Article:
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Idea by

Kathryn Larsen

http://www.kathrynlarsen.com

Slagelse, Denmark
Kathryn Larsen is an American architectural technologist based in Copenhagen, Denmark. Her work focuses on sustainable materials, seaweed, and vernacular architecture. Kathryn is an educational advocate who has supported affordable access to Danish language classes, and has guest-lectured at KEA (Copenhagen School of Design and Technology) in her free time.

The Seaweed Pavilion


Building from the Past for a Sustainable Future

The Seaweed Pavilion


Building from the Past for a Sustainable Future
Reimagining traditional building techniques for modern construction
File under
Type of project
  • Systemic changes

Vernacular construction methods are often unexplored sustainable solutions, with local materials and builders. The Seaweed Pavilion studies a return to ethical, community building, and the impact it can have on the individuals participating. The pavilion was built at the Copenhagen School of Design and Technology, with a build team of former and current students at the school.

Eelgrass was once used as an insulation material and as roofing on the island of Læsø. The material is rot resistant, fire resistant, is non-toxic, and can support local plant life, yet there is a lot of prejudice against seaweed as a building material. By creating a public pavilion and inviting people to take a seat under the seaweed, we can begin to change perception on this eco-friendly material.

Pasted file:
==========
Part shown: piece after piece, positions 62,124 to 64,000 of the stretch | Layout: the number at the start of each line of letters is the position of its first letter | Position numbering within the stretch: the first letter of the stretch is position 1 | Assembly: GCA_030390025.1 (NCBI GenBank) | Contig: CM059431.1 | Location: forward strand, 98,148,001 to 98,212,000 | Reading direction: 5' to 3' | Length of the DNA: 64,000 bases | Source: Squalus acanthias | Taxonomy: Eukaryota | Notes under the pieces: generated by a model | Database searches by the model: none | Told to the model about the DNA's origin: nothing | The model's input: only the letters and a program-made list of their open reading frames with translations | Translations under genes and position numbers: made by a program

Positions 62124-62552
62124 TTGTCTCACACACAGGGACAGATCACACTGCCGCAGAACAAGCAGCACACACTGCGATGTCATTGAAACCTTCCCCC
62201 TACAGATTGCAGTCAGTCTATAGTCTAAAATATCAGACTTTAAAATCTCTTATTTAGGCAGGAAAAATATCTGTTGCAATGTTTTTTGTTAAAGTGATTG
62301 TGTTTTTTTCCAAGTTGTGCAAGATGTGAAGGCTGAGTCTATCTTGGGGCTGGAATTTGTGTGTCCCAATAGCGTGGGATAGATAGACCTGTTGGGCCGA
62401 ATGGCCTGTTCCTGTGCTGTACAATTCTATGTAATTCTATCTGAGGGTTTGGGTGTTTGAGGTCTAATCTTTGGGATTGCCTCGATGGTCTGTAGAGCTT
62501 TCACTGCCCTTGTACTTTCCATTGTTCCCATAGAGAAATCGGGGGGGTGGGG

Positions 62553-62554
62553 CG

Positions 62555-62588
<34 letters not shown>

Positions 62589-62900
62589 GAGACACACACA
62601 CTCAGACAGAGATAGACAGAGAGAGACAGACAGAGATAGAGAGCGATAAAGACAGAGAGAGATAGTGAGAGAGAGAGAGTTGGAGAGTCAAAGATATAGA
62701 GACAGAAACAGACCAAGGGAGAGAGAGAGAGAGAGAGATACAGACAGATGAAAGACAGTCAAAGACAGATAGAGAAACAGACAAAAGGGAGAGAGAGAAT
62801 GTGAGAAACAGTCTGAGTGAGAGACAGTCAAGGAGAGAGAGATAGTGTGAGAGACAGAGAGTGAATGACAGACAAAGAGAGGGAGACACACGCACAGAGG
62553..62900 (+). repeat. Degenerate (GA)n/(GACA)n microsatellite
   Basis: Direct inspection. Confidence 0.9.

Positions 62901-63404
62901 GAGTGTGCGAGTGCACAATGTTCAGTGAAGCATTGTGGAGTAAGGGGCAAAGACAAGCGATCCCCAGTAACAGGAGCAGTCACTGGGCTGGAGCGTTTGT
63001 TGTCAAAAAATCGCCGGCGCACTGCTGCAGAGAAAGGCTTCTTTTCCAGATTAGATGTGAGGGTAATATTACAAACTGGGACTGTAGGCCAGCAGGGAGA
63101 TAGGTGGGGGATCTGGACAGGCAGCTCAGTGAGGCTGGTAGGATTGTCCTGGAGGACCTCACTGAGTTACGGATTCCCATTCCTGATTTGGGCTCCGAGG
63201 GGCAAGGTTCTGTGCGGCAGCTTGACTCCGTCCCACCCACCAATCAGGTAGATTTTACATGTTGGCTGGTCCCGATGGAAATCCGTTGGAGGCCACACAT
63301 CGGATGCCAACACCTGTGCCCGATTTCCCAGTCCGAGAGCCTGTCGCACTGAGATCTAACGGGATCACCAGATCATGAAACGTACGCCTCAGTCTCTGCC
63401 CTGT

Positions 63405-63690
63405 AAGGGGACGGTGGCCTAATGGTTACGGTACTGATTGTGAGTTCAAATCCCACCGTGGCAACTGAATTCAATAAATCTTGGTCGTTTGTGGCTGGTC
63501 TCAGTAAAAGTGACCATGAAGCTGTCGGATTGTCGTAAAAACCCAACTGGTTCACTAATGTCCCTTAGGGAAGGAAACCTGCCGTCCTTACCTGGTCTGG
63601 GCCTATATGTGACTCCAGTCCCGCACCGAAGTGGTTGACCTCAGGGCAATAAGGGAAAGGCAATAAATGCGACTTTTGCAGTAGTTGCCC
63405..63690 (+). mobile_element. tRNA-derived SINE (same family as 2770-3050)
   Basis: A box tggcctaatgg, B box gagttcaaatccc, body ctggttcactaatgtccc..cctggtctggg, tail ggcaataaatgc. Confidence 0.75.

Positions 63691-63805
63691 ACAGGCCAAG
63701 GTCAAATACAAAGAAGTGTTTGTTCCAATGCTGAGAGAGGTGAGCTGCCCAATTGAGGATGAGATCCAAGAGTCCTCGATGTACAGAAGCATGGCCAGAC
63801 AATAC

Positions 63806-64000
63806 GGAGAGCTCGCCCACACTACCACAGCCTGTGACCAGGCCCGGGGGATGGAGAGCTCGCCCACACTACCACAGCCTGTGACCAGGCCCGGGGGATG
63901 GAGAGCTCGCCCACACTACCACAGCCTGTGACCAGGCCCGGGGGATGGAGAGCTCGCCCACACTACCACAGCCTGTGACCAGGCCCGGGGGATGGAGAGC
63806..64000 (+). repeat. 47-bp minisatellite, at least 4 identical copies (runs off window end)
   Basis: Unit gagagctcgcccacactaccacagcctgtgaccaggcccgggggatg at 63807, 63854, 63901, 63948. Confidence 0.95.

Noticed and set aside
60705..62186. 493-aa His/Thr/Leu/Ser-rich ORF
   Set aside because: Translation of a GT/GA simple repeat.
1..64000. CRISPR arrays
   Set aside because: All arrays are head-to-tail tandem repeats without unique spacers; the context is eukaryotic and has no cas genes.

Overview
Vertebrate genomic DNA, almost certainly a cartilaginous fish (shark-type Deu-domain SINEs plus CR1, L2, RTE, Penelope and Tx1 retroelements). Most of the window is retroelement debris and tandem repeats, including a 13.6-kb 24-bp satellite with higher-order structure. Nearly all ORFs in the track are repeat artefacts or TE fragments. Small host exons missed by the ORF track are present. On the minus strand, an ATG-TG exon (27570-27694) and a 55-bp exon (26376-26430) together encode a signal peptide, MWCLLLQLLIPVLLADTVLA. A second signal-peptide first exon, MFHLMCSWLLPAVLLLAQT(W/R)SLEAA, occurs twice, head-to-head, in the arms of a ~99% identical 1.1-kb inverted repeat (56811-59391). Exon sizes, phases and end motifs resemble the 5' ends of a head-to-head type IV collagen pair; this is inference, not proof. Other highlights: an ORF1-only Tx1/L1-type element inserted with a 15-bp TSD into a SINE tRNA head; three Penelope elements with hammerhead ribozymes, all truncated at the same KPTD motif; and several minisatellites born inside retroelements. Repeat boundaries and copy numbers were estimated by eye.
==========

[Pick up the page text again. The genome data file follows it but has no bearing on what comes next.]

The seaweed panels have applications beyond the pavilion, and could help improve thermal regulation for building renovations on facades and roofs.


The Seaweed Pavilion


Building from the Past for a Sustainable Future

The Seaweed Pavilion


Building from the Past for a Sustainable Future
Reimagining traditional building techniques for modern construction
File under
Type of project
  • Systemic changes

Vernacular construction methods are often unexplored sustainable solutions, with local materials and builders. The Seaweed Pavilion studies a return to ethical, community building, and the impact it can have on the individuals participating. The pavilion was built at the Copenhagen School of Design and Technology, with a build team of former and current students at the school.

Eelgrass was once used as an insulation material and as roofing on the island of Læsø. The material is rot resistant, fire resistant, is non-toxic, and can support local plant life, yet there is a lot of prejudice against seaweed as a building material. By creating a public pavilion and inviting people to take a seat under the seaweed, we can begin to change perception on this eco-friendly material.

The seaweed panels have applications beyond the pavilion, and could help improve thermal regulation for building renovations on facades and roofs.



Idea by

Kathryn Larsen
Slagelse
Denmark
Kathryn Larsen is an American architectural technologist based in Copenhagen, Denmark. Her work focuses on sustainable materials, seaweed, and vernacular architecture. Kathryn is an educational advocate who has supported affordable access to Danish language classes, and has guest-lectured at KEA (Copenhagen School of Design and Technology) in her free time.